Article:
Table 4: Surgical risk factors

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Potentially deliriogenic medications administered to this patient population during the course of their hospitalization are provided in [Table 5] and [Table 6]. Those patients that received diazepam and midazolam were more likely to develop delirium; this relationship held with predelirium versus total dose, given in lorazepam equivalents, of both diazepam and midazolam. Propofol dose as well as dexmedetomidine use and dose were also associated with the development of delirium. Total opioid dose, reported in fentanyl equivalents, was associated with the development of delirium; this was predominantly driven by fentanyl and hydromorphone administration. Cefepime, vancomycin, azithromycin, and piperacillin use were also associated with the development of delirium; however, no significance was seen when considering the dose of these medications. Neither use nor total dose of corticosteroids or medications with significant anticholinergic properties was associated with the development of delirium in our study population.
Table 5: Benzodiazepines, sedatives, opioids

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Table 6: Antibiotics, steroids, and drugs with anticholinergic properties

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The multivariate analysis for the evaluation of independent association of opioids, benzodiazepines, severity of disease, age, and presence of COVID-19 with the development of delirium is presented in [Table 7]. Only opioids, benzodiazepines, and estimated mortality by APACHE IV were independently associated with the development of delirium. Neither COVID-19 nor age was associated with the development of delirium after adjustment for important covariates.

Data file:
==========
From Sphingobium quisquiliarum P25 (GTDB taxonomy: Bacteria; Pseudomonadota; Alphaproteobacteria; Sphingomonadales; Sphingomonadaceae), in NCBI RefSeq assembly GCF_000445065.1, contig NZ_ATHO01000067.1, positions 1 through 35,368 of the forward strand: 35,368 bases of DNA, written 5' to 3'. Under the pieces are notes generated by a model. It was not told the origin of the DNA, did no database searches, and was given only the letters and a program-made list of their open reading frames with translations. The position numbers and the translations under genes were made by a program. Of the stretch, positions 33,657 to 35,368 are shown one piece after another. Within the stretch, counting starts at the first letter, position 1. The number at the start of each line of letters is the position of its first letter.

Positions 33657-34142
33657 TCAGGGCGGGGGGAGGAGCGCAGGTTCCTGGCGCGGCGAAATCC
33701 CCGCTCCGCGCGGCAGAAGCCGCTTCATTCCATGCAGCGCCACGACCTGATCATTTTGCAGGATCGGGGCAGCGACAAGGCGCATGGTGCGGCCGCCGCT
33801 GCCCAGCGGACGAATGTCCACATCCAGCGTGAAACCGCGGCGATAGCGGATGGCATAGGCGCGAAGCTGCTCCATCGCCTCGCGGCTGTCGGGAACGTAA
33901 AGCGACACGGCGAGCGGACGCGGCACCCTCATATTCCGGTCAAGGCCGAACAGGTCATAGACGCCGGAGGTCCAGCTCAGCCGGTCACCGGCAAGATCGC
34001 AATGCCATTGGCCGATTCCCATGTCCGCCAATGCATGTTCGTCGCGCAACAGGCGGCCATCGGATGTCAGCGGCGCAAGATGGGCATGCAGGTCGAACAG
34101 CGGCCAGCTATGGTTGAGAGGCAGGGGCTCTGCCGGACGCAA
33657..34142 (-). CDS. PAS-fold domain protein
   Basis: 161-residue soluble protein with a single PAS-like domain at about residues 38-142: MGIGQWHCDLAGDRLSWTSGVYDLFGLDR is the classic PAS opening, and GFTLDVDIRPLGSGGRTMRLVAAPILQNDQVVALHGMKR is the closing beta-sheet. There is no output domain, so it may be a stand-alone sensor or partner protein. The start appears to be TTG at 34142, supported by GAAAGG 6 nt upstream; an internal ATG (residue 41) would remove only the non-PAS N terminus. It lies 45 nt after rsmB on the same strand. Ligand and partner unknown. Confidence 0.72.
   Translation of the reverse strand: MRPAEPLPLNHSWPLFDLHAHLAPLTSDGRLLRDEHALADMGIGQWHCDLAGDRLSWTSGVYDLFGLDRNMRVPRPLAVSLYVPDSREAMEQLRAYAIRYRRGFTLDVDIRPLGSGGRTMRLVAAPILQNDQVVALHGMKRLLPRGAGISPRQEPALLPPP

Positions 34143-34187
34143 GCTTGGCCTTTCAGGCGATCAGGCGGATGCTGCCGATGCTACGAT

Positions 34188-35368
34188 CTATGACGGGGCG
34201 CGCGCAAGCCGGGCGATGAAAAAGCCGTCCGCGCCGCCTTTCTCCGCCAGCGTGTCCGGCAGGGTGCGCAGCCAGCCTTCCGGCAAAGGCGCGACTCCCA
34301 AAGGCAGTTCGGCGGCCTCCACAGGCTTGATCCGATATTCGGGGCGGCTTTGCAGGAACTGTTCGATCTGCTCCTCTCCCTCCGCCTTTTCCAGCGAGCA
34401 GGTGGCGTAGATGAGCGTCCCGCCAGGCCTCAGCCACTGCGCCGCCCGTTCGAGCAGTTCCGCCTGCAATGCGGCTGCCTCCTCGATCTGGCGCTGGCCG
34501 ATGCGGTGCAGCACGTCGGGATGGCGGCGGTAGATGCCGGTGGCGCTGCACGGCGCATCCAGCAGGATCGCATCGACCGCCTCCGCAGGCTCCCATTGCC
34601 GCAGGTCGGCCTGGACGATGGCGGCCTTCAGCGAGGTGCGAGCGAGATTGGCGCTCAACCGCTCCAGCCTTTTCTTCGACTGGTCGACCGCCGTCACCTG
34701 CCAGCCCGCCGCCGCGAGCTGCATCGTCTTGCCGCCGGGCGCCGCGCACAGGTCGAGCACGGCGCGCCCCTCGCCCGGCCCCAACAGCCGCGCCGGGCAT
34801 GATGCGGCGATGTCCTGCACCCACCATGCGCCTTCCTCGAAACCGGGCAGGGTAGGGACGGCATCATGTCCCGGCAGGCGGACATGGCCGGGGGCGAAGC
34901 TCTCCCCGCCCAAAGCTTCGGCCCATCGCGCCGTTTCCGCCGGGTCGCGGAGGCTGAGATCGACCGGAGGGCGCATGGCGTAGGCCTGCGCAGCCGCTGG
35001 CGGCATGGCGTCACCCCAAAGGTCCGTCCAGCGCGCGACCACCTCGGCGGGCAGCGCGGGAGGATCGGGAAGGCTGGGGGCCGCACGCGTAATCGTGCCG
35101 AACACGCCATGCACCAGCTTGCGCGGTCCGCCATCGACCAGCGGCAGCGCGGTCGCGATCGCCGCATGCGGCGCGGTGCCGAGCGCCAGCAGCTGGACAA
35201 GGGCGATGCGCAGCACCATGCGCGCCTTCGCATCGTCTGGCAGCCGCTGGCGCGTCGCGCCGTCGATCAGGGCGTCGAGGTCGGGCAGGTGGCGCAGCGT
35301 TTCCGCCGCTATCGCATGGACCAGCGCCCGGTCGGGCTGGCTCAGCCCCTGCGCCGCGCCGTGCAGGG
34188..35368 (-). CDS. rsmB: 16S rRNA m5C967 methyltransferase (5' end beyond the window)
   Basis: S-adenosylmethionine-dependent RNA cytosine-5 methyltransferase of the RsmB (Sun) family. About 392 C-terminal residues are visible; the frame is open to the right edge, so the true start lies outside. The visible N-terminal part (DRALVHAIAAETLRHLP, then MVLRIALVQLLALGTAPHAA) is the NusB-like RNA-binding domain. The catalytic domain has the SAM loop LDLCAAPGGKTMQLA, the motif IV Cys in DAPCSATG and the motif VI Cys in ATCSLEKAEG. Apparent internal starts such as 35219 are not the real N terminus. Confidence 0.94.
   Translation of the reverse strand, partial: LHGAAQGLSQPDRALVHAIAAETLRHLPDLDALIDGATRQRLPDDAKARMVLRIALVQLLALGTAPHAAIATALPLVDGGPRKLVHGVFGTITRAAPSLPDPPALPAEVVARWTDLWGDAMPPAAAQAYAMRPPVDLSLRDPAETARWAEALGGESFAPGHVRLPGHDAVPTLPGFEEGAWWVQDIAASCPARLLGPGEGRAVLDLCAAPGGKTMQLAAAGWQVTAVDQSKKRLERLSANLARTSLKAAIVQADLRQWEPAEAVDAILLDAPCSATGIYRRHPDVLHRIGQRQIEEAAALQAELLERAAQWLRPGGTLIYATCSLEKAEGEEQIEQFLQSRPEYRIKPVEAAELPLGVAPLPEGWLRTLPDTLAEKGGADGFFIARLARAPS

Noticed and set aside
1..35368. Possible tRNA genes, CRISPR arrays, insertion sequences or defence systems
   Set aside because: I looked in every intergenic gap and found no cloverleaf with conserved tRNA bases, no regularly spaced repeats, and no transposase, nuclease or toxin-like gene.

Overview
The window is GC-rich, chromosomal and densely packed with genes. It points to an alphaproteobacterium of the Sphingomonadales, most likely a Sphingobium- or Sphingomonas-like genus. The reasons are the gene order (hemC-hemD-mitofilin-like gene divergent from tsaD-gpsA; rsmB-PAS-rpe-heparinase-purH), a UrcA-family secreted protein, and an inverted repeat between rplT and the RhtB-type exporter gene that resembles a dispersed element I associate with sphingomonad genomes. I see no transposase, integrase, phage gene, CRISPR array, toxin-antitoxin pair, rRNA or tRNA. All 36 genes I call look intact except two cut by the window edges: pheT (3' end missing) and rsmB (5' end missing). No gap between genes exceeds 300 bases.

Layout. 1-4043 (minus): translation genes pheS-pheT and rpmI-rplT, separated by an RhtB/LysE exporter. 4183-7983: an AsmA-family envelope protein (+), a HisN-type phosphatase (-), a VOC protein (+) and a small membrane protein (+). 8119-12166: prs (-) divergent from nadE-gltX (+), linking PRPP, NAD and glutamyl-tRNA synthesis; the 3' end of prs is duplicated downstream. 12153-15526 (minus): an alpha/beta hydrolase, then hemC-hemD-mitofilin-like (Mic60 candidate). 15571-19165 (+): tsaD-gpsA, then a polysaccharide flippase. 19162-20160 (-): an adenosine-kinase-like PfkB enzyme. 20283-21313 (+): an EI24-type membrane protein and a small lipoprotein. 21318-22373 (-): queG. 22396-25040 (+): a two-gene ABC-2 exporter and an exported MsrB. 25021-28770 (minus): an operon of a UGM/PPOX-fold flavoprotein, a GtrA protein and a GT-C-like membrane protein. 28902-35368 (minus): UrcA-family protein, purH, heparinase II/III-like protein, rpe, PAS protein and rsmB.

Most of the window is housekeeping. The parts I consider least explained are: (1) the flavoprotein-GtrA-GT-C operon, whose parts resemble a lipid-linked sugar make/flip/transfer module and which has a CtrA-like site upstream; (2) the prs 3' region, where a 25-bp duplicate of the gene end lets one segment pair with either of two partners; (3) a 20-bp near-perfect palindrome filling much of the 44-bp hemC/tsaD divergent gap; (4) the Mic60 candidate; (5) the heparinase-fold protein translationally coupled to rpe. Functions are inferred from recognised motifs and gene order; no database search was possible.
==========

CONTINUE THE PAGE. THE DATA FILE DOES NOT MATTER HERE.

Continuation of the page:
Table 7: Multivariate analysis, receiving operator curves model 0.97

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   Discussion Top


In this prospective cohort of critically ill patients admitted to the ICU, we identified that delirium was prevalent in COVID-19 patients, with 20 (51.3%) of those in our study developing this syndrome. However, after adjustment for important confounders, our data showed that SARS-CoV-2 infection was not an independent risk factor for the development of delirium. The association of critical illness, indicated here through APS and APACHE IV, with the development of delirium was established.[7],[9],[11],[13] Many of the aforementioned variables that demonstrated a significant association with delirium are common to critically ill patients treated in the ICU. Such factors include the following: use of CRRT, ECMO, and mechanical ventilation; immunosuppression; vital signs such as tachycardia and tachypnea; and laboratory abnormalities including leukocytosis and acidemia. Sepsis and septic shock, like severe COVID-19, result in significant systemic inflammation; it is the release of proinflammatory cytokines associated with critical illness that is thought to be the proximate cause of delirium.[30],[31],[32],[33] Based on our findings, COVID-19 seems to be associated with the development of delirium in the critically ill due to other factors associated with illness severity in this condition and not because of some unique property intrinsic to SARS-CoV-2. It remains possible that in other phenotypes of COVID-19, such as less severe illness or CNS predominant disease, direct CNS inflammation may lead to delirium, as well as chronic encephalopathy or neuropsychiatric sequela.